I’ve been going to Florida on fishing trips for over 10 years now. Normally I take my boat and fish in the inlets and bays along the coastline. A couple of years ago I began leaving the boat at home and fishing from the many piers that dot the shorelines of both the Atlantic and the Gulf coasts of that state. A year ago I spent a couple of weeks fishing the piers between Virginia Beach, VA and Bogue Inlet, NC.
There are advantages and disadvantages to pier fishing as compared to boat fishing. A major advantage of pier fishing, for me, is the opportunity to meet new and different people. More times than not a visit to a pier will produce meeting someone with a story to tell and one worth listening to. In my book a good story is just as enjoyable as catching a trophy fish.
On my most recent trip to Florida I had been camped out at Tampa Bay’s Skyway Fishing Piers for several days without having met anyone of note. I was beginning to believe this would be the first time I didn’t come home with a memorable tale to tell. On the fourth or fifth night I had relocated my van down the pier and laid down for a nap. When I awoke it was dark and there was lots of activity going on near my van. Checking it out I discovered people with large dip nets at the ends of 20′ poles catching blue crabs as they drifted by on the outgoing tide. I have crabbed before but never using this method.
I walked up to a young Asian fellow and asked him a few questions about the process. He was extremely open to educating me and eventually we introduced ourselves. His name was Chino and he was Vietnamese-American. Turned out he was on the pier with a group of 20 or more fellow Vietnamese who were having a sort of reunion. Some in the group were fishing, others were crabbing, others sitting around talking, while still others were preparing to steam the evening’s catch right there on the pier.
As Chino and I were talking and I was watching him net crabs my eyes didn’t even see, we were joined by another fellow who offered me some chips and a beer. This was the beginning of what became a gracious extension of hospitality and friendship to a total stranger. Next thing I knew I was sitting among a group of Vietnamese men, drinking beer, picking apart blue crabs and listening to their stories about immigrating to America and what America meant to them.
This was exactly the immigrant story I had taught so many times in my history classes. People who risked everything to come to this nation and through hard work and risk carved a place for themselves and their children. The three older men had each been Vietnamese “boat people” and as young children had survived horrific experiences fleeing communist Vietnam in search of freedom and opportunity.
Danny and his family were at sea for 4 days on a crowded scow, landing in Hong Kong where they found an American sponsor to gain them a visa to America. Mike and his family were at sea for 12 days before ending up in Macau awaiting a sponsor. Danny served 8 years in the US Marines, wears the scars of battle, and ended up owning his own construction company. Mike found his way into the nail care business and has now retired to Austin, TX. Between them they have five children who are all college graduates with parents who couldn’t be prouder.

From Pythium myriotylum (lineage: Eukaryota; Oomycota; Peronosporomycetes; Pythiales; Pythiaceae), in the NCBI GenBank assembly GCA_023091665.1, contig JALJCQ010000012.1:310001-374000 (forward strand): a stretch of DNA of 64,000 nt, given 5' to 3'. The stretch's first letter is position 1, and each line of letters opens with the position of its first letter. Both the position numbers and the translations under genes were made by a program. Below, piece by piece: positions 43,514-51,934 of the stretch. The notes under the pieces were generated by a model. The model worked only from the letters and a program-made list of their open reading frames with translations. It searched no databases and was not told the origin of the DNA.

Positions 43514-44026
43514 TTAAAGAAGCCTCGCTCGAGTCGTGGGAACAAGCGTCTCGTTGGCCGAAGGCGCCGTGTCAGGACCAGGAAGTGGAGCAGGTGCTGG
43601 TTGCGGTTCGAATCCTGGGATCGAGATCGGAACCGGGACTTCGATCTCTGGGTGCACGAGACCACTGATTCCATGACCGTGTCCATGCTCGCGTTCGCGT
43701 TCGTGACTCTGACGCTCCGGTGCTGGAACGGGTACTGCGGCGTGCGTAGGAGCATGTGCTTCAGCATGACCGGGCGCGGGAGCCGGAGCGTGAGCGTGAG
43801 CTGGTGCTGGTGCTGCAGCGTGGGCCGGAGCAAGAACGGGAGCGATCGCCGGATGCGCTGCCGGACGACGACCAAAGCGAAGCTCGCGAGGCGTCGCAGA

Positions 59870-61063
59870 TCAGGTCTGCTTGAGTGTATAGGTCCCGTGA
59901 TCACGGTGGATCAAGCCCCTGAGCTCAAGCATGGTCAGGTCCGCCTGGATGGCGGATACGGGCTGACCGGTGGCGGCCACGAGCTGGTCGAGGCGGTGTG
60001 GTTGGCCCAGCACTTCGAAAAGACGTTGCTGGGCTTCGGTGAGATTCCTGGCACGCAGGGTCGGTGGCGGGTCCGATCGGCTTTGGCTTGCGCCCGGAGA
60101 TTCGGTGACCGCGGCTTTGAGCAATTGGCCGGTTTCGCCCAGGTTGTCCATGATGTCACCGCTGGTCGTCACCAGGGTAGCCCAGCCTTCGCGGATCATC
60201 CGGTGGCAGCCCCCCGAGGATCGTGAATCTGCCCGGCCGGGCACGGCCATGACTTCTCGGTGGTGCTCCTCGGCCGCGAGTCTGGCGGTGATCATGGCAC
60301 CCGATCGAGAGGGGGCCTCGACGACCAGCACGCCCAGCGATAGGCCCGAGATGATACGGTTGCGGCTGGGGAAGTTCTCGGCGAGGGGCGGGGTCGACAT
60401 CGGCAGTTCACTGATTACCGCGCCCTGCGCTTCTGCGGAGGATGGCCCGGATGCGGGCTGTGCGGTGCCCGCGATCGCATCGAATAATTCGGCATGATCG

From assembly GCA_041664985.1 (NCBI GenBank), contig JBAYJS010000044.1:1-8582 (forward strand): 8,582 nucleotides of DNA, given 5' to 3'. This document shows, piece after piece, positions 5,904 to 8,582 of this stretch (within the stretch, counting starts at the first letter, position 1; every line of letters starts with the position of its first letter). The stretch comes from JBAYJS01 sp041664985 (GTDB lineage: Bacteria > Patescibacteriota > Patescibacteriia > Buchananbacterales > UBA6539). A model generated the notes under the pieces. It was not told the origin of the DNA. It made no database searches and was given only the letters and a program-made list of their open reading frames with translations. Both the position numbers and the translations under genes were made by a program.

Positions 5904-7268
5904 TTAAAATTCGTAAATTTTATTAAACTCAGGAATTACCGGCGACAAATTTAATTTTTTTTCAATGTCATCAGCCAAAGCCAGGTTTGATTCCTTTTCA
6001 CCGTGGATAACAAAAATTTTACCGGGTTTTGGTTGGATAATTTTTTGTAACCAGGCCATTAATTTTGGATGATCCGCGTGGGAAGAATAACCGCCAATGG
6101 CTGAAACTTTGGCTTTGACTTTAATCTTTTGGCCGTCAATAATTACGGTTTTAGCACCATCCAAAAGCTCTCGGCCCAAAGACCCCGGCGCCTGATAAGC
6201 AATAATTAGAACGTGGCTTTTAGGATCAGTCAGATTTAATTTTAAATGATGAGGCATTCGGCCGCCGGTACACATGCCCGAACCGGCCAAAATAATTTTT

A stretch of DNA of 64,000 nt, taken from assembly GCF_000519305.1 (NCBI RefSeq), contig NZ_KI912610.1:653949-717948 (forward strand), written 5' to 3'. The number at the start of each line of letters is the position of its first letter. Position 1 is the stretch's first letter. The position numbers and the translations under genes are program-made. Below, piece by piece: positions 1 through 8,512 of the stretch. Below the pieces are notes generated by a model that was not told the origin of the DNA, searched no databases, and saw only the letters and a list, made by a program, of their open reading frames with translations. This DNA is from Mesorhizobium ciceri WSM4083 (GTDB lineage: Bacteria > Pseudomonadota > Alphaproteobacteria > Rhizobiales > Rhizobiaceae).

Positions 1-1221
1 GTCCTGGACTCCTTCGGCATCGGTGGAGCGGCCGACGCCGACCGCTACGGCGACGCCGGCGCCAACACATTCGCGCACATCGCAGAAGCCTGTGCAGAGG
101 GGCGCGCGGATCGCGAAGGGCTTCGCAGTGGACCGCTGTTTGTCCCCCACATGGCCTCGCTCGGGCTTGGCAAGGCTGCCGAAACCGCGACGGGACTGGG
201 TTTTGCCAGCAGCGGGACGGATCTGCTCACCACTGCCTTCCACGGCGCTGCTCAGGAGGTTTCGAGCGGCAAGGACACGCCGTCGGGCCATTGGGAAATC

As the beer flowed we discussed a little politics and it was quickly obvious these guys were fairly conservative Americans, especially Danny. They had achieved success at their own efforts and labors and pretty much expected the same from all others.
They all appeared bilingual and the evenings conversation easily switched between English and Vietnamese. It has always amazed me how bilingual people are able to make the mental adjustments necessary to rapidly switch between languages. I’ve watched fast food counter clerks do this and I’m always stunned by their adeptness. I observed at least three generations on the pier that evening and of yet there appeared to be no weakening in culture and language. If the traditional patterns of immigration occur there will come a day when the young will assimilate into the melting pot of America. For the moment, however, it gave me pleasure seeing these people keep alive all that is good about their culture as they continue to make a place for themselves in America.
The food experience was yet another topic to write about. I have eaten lots of crabs but none so fresh. We were enjoying blue crab that literally came from the sea, to the pier, and into the steam pot, all within a matter of seconds. The only seasoning was whatever the beer had to offer up. It was fresh, tender, flavorsome, and ooh so sweet. Mike had mixed up a seasoning sauce comprised of freshly squeezed lime juice, black pepper, and a little Asian hot sauce of some sort. His technique was to dip his finger into the mixture and suck the juice as he plucked pieces of crab into his mouth. I didn’t see him doing this until after I had finished but I did give the sauce a try by itself and it was fantastic.
Don’t know if I’ll ever see any of these good people again but if they happen to come across this website I want to tell them thank you for the friendship, hospitality, openness, and for enriching my life. I was celebrating my 70th birthday that week and they, without knowing it, gave me a hell of a party and a hell of a great gift. Plus, their being here is also a gift to America.